The Cure of Imperfect Sight by Treatment
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The Original Bates Method, for correcting vision defects

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184 Adverse Conditions a Benefit to the Eyes
taken in our homes, offices and schools to temper the light, whether natural or artificial, and to insure that it shall not shine directly into the eyes; smoked and amber glasses, eye-shades, broad-brimmed hats and parasols are commonly used to protect the organs of vision from what is considered an excess of light; and when actual disease is present, it is no uncommon thing for patients to be kept for weeks, months and years in dark rooms, or with bandages over their eyes.
The evidence on which this universal fear of the light has been based is of the slightest. In the voluminous literature of the subject one finds such a lack of informa tion that in 1910 Dr. J. Herbert Parsons of the Royal Ophthalmic Hospital of London, addressing a meeting of the Ophthalmological Section of the American Med ical Association, felt justified in saying that ophthalmol ogists, if they were honest with themselves, "must con fess to a lamentable ignorance of the conditions which render bright light deleterious to the eyes."1 Since then, Verhoeff and Bell have reported2 an exhaustive series of experiments carried on at the Pathological Laboratory of the Massachusetts Charitable Eye and Ear Infirmary, which indicate that the danger of injury to the eye from light radiation as such has been "very greatly exagger ated." That brilliant sources of light sometimes produce unpleasant temporary symptoms cannot, of course, be denied; but as regards definite pathological effects, or permanent impairment of vision from exposure to light alone, Drs. Verhoeff and Bell were unable to find, either clinically or experimentally, anything of a positive na ture.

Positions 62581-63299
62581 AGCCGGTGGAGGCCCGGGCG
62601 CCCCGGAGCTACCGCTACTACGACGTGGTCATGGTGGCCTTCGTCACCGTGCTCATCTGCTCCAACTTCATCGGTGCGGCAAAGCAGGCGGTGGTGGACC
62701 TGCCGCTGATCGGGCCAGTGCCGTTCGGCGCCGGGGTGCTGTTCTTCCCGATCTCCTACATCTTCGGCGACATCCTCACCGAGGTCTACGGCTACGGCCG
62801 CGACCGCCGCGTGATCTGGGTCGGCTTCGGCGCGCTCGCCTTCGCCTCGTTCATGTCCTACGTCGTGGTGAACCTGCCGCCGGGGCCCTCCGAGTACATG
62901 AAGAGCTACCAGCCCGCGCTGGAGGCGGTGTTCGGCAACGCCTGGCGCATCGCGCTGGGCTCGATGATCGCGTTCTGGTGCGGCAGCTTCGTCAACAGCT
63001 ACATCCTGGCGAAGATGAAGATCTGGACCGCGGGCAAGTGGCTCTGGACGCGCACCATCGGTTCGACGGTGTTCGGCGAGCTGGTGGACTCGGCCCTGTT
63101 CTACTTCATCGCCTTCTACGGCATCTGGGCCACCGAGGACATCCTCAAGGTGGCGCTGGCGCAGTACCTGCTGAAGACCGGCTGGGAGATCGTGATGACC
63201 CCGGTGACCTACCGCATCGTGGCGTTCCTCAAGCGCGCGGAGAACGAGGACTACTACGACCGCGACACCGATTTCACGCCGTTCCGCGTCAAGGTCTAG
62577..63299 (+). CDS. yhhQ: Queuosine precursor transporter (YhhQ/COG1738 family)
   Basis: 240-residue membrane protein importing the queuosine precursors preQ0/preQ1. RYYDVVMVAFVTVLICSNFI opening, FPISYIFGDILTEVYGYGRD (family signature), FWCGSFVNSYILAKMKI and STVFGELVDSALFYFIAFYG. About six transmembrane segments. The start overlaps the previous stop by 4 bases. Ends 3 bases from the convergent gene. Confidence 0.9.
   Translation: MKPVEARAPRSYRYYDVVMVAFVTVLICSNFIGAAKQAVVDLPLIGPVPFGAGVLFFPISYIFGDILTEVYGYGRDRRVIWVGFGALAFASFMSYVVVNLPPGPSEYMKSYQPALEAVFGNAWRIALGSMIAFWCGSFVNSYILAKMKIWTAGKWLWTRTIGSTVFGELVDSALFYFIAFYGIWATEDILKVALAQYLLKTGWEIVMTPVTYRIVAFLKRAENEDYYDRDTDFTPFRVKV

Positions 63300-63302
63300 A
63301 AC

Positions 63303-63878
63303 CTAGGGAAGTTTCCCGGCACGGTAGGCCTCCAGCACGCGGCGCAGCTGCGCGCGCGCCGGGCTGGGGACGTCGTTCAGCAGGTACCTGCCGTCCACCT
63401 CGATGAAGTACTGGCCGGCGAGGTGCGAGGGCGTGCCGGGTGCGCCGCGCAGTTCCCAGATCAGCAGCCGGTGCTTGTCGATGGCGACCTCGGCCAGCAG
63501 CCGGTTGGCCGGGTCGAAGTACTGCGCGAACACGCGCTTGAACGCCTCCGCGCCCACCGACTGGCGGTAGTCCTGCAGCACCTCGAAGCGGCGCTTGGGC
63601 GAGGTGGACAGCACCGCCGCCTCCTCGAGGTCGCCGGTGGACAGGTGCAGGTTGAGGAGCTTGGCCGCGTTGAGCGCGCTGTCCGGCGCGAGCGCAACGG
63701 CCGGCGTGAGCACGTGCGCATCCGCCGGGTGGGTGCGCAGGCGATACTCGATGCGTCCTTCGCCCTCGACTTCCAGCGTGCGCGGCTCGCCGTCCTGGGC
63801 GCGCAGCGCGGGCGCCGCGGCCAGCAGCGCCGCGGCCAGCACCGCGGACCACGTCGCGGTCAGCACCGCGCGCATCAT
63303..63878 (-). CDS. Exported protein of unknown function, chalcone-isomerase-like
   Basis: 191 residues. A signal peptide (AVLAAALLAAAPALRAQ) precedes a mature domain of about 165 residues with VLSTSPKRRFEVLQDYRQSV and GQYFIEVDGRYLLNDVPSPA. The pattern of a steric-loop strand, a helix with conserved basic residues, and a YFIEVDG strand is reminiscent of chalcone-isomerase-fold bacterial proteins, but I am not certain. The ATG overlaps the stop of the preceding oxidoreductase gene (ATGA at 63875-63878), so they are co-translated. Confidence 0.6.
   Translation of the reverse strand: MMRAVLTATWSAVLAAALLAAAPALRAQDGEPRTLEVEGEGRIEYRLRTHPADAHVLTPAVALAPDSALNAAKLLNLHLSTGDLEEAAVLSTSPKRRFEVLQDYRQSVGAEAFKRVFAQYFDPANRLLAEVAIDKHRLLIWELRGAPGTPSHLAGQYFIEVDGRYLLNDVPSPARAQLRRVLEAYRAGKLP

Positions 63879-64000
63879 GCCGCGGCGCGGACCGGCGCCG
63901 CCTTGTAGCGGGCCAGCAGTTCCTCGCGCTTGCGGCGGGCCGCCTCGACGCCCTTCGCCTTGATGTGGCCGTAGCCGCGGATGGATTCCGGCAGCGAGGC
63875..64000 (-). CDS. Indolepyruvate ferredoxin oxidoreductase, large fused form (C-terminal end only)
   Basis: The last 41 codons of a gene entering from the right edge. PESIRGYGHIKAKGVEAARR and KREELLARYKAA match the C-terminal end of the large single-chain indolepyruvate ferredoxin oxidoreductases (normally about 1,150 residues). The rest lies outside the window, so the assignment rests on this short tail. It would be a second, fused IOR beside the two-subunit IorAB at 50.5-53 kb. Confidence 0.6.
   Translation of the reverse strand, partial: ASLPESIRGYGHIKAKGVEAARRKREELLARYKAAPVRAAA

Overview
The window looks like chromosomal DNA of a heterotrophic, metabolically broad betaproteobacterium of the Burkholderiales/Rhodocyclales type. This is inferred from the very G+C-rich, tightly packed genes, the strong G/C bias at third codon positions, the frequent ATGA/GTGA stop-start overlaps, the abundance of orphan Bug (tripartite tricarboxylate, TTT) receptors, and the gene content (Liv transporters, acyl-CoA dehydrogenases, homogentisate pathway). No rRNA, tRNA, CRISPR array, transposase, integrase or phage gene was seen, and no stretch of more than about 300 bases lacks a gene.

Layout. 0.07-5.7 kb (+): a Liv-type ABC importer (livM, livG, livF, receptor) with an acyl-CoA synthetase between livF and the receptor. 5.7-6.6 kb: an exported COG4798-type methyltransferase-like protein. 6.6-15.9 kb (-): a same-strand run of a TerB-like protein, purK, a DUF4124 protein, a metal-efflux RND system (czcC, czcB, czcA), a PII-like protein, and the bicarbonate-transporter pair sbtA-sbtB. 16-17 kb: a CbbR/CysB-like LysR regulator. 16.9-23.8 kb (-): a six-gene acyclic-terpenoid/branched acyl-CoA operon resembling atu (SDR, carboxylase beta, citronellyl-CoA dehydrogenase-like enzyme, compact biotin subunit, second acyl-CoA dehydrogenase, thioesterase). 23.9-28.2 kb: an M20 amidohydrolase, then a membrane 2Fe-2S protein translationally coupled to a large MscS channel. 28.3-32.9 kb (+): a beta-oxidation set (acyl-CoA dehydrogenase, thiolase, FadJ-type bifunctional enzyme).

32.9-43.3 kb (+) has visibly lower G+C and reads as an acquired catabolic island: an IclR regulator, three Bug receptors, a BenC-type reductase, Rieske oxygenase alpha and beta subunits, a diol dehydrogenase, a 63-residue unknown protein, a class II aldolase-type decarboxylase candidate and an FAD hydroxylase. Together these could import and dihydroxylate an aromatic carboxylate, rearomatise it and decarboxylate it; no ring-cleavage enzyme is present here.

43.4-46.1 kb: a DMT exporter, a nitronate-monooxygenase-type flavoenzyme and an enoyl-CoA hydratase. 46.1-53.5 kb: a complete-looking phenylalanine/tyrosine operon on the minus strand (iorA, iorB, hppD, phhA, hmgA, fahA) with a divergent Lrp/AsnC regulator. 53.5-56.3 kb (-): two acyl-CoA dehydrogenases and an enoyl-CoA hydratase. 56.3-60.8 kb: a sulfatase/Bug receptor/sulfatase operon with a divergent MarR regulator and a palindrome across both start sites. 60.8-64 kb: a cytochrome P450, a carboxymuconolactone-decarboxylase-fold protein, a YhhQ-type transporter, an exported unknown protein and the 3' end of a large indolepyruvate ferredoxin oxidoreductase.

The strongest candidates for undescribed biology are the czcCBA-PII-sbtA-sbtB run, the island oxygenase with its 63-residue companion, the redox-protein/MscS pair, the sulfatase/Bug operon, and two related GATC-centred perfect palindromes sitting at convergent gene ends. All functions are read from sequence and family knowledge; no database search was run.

^our. Am. Med. Assn., Dec. 10, 1910, p. 2028.
"Proc. Am. Acad. Arts and Sciences. 1916, Vol. 51, No. 13.